New Hanover County is moving forward with a sales tax referendum aimed at raising money for local transportation projects.
The New Hanover County Board of Commissioners voted 4-1 Monday to order county staff to begin the process of placing a quarter-cent sales tax referendum on the November ballot. The Board of Commissioners is required to approve any county-wide referendum.
The quarter-cent sales tax increase will need to be approved by a majority of voters in the Nov. 8 election to take effect. The tax is expected to raise more than $144.4 million over the next 10 years, according to Lisa Wurtzbacher, the county’s chief financial officer.
Continued:4 Things You Need to Know About a Possible New Hanover County Sales Tax Increase
The money from the tax increase can only be used to finance, build, operate or maintain public transport systems.
The money would be allocated to the City of Wilmington and New Hanover County based on their populations, with Wilmington getting more than $79.4 million and New Hanover County $65 million, Wurtzbacher said.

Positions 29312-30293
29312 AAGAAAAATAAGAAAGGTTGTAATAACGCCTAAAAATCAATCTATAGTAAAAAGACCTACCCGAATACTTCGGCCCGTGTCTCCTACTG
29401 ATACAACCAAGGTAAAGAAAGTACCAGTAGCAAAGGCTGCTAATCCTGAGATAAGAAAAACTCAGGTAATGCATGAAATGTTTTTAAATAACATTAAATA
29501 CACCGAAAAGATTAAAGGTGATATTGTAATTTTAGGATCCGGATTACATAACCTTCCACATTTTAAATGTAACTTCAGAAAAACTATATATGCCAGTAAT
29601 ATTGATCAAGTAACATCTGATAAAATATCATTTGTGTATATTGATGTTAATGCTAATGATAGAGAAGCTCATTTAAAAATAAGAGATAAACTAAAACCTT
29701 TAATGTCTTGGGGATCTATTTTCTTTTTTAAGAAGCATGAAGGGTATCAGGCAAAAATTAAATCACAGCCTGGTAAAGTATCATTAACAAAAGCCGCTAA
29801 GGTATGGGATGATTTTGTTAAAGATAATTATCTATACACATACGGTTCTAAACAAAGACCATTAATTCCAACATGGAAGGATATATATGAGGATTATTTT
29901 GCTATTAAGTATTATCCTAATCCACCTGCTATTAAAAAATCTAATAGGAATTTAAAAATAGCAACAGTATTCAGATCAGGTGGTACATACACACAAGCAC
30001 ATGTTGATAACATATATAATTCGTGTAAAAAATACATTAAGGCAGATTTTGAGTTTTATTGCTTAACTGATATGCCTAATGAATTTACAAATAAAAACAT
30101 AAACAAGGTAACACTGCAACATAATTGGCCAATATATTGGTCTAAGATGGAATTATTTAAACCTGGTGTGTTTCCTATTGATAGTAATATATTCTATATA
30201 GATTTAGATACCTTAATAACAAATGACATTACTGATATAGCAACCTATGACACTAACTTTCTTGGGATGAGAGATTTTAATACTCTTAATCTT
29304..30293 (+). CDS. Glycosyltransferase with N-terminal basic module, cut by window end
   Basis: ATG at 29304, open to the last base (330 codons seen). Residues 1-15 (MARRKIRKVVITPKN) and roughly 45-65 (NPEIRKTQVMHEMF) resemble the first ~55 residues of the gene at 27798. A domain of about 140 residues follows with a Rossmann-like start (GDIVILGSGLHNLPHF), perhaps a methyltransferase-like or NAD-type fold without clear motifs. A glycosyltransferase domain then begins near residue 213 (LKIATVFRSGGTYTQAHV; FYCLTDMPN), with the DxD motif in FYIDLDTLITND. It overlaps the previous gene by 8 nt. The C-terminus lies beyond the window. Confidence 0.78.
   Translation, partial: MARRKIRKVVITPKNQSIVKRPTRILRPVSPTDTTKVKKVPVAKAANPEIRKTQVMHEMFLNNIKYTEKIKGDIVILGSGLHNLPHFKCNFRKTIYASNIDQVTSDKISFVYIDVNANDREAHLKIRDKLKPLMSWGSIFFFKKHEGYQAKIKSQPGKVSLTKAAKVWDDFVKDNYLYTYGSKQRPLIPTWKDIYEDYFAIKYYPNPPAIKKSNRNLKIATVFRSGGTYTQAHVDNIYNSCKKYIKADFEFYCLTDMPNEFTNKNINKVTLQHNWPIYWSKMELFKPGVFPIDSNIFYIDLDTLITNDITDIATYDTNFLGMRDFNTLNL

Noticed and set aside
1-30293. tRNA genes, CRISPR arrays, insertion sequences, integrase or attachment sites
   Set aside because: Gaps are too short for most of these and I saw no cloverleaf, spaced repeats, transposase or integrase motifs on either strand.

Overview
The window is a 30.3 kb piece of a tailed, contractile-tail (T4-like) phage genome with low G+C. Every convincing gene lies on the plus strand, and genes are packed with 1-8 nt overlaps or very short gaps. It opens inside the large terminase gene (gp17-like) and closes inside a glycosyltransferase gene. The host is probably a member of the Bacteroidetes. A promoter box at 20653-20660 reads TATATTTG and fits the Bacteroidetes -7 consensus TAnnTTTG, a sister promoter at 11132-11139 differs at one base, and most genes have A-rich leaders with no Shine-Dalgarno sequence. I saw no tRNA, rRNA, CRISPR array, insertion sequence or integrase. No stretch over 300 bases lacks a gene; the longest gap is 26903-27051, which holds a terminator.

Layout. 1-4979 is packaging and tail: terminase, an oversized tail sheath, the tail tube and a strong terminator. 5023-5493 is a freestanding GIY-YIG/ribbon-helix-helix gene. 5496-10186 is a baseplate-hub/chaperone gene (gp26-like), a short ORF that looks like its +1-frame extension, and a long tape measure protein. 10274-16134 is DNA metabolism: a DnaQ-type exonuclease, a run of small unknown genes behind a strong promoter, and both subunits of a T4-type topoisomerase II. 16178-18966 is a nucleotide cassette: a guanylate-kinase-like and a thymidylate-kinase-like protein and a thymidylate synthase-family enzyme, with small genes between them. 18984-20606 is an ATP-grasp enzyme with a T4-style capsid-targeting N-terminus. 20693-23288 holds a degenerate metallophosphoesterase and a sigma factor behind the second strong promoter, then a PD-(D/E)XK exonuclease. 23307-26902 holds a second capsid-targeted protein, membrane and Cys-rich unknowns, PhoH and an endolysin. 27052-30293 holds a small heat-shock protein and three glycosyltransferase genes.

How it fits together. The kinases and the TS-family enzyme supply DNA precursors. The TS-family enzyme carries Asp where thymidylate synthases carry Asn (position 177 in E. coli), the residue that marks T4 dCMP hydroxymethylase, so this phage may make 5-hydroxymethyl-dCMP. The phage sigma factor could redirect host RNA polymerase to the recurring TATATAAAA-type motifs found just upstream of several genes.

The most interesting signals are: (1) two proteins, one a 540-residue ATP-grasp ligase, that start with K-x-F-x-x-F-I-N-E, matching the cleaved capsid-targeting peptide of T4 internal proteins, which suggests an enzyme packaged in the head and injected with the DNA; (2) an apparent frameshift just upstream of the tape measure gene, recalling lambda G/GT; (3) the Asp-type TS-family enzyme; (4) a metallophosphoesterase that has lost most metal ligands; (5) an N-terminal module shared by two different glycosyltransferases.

About 45% of that money would be invested in WAVE Transit, 39% would go to cycle and pedestrian paths and 16% would fund the rail realignment project, according to Wurtzbacher.
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Board Chair Julia Olson-Boseman voted against going ahead with the referendum.
She said the timing was wrong since the council recently asked county staff to prepare a budget that cuts taxes. In a joint meeting last month with the Wilmington City Council, Olson-Boseman also expressed concern about costs already rising due to inflation and the war in Ukraine.
But Commissioner Rob Zapple stressed that the higher sales tax will be paid by tourists and those visiting New Hanover County in addition to residents.
Commissioner Jonathan Barfield agreed and said he thought it was positive.
“I think it’s a great way to share the burden, so to speak,” he said.
Barfield said a potential sales tax increase could help revitalize the area’s public transportation systems and that voting on the issue will give residents a say.
“If we want to be forward-thinking, I think it’s important that we allow the citizens of our community to activate their voice,” he said, “and their voice votes yes or no.”
The Board of Commissioners will hold a mandatory public hearing on the referendum later this year.
He will then approve a resolution directing the New Hanover County Board of Elections to place the article on the ballot, according to Deputy County Executive Sheryl Kelly.
Reporter Emma Dill can be reached at 910-343-2096 or [email protected]